The effort to protect individuals’ information began way back in 1981 when the Council of Europe Convention 108 voted to make it a priority. Fast forward to 2016, and the General Data Protection Regulation (GDPR) was approved by the EU to bring the concept into the modern era.
Even though the UK voted to exit the union, it’s been made clear that the UK intends to follow the GDPR. It sets the highest standards for protection and gives control to the individual over how you use their data. It’s set to take effect in May 2018.
In preparation, the Information Commissioner’s Office (ICO) has started publishing guidance on how businesses and organisations will be impacted. If you’re using SMS messaging, you’re already aware that you need permission before contacting anyone. One of the major aspects of the GDPR is the changes for obtaining consent.
Right now, there are two different opt-in options: soft and hard. It appears that the soft opt-in may not be allowed and there are additional requirements for hard opt in. Here are some of the highlights from the ICO documentation so far:
“Consent requires a positive opt-in. Don’t use pre-ticked boxes or any other method of consent by default.”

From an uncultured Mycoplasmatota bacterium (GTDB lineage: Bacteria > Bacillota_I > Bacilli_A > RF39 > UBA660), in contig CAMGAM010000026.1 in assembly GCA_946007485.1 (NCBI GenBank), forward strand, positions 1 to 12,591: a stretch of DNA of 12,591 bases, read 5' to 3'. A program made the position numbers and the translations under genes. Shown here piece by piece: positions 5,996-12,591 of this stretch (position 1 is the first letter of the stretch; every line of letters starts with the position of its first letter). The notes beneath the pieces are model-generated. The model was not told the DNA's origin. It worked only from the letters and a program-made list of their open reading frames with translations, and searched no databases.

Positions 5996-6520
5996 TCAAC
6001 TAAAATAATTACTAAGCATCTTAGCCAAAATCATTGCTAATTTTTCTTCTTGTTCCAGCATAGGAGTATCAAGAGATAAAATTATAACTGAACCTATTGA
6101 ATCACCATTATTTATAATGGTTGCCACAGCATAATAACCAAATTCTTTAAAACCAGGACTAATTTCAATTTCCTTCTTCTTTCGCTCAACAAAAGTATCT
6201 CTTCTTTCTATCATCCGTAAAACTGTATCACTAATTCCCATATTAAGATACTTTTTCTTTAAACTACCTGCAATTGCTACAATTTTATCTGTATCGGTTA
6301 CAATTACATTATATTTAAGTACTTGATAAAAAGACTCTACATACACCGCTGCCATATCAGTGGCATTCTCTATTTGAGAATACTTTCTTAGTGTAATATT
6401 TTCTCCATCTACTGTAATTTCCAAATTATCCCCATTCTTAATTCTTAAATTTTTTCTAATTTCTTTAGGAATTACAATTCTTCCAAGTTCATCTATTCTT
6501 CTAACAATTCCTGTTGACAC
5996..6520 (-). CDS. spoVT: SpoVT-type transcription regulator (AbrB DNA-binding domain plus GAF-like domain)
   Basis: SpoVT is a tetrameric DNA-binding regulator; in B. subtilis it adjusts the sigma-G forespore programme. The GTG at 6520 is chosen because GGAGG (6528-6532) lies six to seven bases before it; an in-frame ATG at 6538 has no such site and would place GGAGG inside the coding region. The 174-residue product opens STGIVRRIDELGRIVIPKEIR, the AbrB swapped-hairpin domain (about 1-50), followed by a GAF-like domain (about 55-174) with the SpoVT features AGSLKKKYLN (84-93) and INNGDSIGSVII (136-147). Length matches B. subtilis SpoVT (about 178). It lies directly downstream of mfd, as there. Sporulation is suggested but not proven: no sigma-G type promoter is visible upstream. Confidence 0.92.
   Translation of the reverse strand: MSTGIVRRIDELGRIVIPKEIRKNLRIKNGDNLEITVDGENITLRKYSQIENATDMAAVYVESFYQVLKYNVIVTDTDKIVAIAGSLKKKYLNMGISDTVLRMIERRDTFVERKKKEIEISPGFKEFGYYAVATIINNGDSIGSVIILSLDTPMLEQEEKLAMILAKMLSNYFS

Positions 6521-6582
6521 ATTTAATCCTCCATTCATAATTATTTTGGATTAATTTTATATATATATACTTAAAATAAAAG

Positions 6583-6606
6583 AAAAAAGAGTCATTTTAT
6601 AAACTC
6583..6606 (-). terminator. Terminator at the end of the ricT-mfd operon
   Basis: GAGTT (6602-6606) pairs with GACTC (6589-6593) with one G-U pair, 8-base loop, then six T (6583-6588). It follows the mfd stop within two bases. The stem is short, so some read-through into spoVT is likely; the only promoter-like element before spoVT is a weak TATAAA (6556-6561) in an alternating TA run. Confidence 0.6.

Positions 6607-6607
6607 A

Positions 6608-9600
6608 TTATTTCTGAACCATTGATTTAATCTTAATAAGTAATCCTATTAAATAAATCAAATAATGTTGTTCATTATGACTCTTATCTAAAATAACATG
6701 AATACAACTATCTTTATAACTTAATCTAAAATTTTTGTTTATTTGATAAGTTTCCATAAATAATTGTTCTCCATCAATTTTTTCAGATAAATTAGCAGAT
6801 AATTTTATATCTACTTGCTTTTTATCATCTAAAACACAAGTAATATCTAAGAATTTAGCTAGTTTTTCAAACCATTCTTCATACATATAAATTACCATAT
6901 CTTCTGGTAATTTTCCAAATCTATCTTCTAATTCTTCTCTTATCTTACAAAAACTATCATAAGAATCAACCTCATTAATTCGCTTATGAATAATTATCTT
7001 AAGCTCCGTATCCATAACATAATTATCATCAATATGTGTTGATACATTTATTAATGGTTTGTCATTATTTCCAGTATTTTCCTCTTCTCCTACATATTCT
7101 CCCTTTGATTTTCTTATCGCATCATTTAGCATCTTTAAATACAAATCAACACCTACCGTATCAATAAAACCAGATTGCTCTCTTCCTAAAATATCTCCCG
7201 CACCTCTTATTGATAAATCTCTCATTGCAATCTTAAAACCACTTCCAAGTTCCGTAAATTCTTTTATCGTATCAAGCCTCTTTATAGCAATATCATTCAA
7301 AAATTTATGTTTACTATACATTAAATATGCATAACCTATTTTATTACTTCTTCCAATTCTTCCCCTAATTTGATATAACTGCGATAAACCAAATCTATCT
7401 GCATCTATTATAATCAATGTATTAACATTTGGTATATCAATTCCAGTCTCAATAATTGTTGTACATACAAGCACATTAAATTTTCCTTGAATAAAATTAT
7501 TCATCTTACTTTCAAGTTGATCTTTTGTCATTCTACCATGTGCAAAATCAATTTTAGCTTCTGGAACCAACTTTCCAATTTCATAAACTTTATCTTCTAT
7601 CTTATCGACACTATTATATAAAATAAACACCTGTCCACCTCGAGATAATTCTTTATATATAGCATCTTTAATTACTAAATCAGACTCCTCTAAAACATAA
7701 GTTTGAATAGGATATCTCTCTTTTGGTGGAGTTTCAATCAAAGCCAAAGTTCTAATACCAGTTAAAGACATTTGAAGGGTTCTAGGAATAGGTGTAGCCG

“Keep evidence of consent – who, when, how, and what you told people.”
These tie into the updated definition of consent shown here:
They sum it up as follows: “In essence, there is a greater emphasis in the GDPR on individuals having clear granular choices upfront and ongoing control over their consent. “
The Good News
The changes aren’t all bad news. It turns out that if you’re already complying well with the existing Data Protection Act, then you’re in good shape. That doesn’t mean you don’t need to take steps though.
The ICO released a twelve step checklist for organisations to use in the coming months to work towards compliance. The GDPR involves more than just consent and touches on all the gathering and processing of personal data.
Another potential positive side effect of the GDPR is that the more stringent opt-in requirements mean that you’ll have less “casual” people on your SMS lists. People need to be more deliberate in giving their permission, which means those that do may be more motivated to take action.
So whether you are running an SMS marketing list or a list for a non-profit, it means you’ll have more success. Your ROI, however you measure it, should improve.
The ICO is maintaining a webpage with links to their blog, events, and latest publications on the GDPR. You can check it for updates, or sign up for their newsletter.
Our account managers and support staff are also ready and able to address any questions about the changes too. Feel free to contact us via Live chat, email or phone.